news Thursday, January 29, 2015 - 05:30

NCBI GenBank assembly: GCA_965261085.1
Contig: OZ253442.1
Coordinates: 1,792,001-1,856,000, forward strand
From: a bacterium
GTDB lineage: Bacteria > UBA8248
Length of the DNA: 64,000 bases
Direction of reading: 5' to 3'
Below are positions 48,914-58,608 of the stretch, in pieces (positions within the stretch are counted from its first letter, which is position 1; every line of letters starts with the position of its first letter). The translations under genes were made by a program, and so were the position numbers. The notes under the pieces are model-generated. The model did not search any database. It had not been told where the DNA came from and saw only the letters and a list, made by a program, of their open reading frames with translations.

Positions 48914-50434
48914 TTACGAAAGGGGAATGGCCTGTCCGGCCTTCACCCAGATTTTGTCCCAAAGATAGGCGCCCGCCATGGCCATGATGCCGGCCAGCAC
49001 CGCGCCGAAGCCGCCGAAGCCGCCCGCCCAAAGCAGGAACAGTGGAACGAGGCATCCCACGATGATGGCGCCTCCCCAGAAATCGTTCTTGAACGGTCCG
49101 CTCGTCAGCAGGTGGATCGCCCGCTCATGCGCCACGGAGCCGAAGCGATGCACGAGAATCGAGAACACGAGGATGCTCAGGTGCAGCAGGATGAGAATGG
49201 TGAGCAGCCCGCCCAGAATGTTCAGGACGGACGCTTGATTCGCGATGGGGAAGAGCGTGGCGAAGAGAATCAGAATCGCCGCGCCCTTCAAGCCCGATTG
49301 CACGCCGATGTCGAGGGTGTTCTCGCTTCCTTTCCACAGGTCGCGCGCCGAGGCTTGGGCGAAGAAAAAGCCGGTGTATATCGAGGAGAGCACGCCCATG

The News Minute Editorial| October 10, 2014| 6.45 pm IST What should have been a perfect citation for Kailash Sathyarthi and Malala Yousafzay got marred by a reference to religion. “The Nobel Committee regards it as an important point for a Hindu and a Muslim, an Indian and a Pakistani, to join in a common struggle for education and against extremism.”  When the 1994 Nobel Peace Prize was shared by Yasir Arafat, Shimon Peres and Yithzhak Rabin, there was no mention of religion. The awardees were addressed as Israelis and Palestinians working towards peace in the middle-east.  The struggle for which Kailash Satyarthi has shared the prize today has nothing to do with his religion. It has to do with being Indian and child labour in India is a national shame. Malala Yousafzai’s struggle is different – it is related to her country Pakistan and its religion, Islam. In her own country Yousafzai is almost a heretic.  By clubbing the two together, the Nobel Committee has sent several messages including one to the menace from groups like Taliban, ISIS and others they all face – a demon the West created and which now stares them back in the face.  Barring exceptions, the Peace Prize is political, largely representing western interest and world view. The problem of child labour is huge and the problem of girls getting past primary school is big in some parts of the world.  Both awardees have done exemplary work and shown courage against odds, in the case of Malala she even survived an assassination attempt. That in itself is noble.
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